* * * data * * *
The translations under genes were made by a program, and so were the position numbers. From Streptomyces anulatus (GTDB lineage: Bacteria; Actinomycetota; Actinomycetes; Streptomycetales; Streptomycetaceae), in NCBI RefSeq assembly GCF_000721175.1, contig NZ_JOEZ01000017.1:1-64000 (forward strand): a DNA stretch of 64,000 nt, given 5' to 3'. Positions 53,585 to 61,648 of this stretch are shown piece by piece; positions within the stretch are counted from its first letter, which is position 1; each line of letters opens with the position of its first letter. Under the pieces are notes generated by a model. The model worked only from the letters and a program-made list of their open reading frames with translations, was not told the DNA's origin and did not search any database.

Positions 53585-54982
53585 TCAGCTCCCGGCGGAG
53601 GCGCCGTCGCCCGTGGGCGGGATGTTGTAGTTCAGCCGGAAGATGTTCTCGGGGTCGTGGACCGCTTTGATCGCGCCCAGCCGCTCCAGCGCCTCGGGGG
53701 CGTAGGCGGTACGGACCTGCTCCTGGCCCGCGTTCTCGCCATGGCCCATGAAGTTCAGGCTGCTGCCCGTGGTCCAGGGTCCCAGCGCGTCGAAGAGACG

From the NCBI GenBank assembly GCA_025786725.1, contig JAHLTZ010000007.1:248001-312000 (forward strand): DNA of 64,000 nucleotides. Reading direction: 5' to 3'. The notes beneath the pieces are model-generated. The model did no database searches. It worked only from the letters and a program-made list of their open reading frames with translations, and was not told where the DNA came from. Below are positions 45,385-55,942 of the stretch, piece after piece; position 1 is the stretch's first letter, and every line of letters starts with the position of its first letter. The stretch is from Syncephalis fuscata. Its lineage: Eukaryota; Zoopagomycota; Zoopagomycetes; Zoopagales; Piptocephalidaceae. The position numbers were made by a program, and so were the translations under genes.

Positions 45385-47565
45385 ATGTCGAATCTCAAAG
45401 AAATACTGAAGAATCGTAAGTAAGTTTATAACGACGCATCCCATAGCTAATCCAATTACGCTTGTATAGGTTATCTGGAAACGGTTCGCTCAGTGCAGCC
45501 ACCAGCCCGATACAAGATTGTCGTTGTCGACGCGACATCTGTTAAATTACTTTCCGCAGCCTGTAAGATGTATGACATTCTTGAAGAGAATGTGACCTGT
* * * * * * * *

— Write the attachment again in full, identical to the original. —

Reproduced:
The translations under genes were made by a program, and so were the position numbers. From Streptomyces anulatus (GTDB lineage: Bacteria; Actinomycetota; Actinomycetes; Streptomycetales; Streptomycetaceae), in NCBI RefSeq assembly GCF_000721175.1, contig NZ_JOEZ01000017.1:1-64000 (forward strand): a DNA stretch of 64,000 nt, given 5' to 3'. Positions 53,585 to 61,648 of this stretch are shown piece by piece; positions within the stretch are counted from its first letter, which is position 1; each line of letters opens with the position of its first letter. Under the pieces are notes generated by a model. The model worked only from the letters and a program-made list of their open reading frames with translations, was not told the DNA's origin and did not search any database.

Positions 53585-54982
53585 TCAGCTCCCGGCGGAG
53601 GCGCCGTCGCCCGTGGGCGGGATGTTGTAGTTCAGCCGGAAGATGTTCTCGGGGTCGTGGACCGCTTTGATCGCGCCCAGCCGCTCCAGCGCCTCGGGGG
53701 CGTAGGCGGTACGGACCTGCTCCTGGCCCGCGTTCTCGCCATGGCCCATGAAGTTCAGGCTGCTGCCCGTGGTCCAGGGTCCCAGCGCGTCGAAGAGACG

From the NCBI GenBank assembly GCA_025786725.1, contig JAHLTZ010000007.1:248001-312000 (forward strand): DNA of 64,000 nucleotides. Reading direction: 5' to 3'. The notes beneath the pieces are model-generated. The model did no database searches. It worked only from the letters and a program-made list of their open reading frames with translations, and was not told where the DNA came from. Below are positions 45,385-55,942 of the stretch, piece after piece; position 1 is the stretch's first letter, and every line of letters starts with the position of its first letter. The stretch is from Syncephalis fuscata. Its lineage: Eukaryota; Zoopagomycota; Zoopagomycetes; Zoopagales; Piptocephalidaceae. The position numbers were made by a program, and so were the translations under genes.

Positions 45385-47565
45385 ATGTCGAATCTCAAAG
45401 AAATACTGAAGAATCGTAAGTAAGTTTATAACGACGCATCCCATAGCTAATCCAATTACGCTTGTATAGGTTATCTGGAAACGGTTCGCTCAGTGCAGCC
45501 ACCAGCCCGATACAAGATTGTCGTTGTCGACGCGACATCTGTTAAATTACTTTCCGCAGCCTGTAAGATGTATGACATTCTTGAAGAGAATGTGACCTGT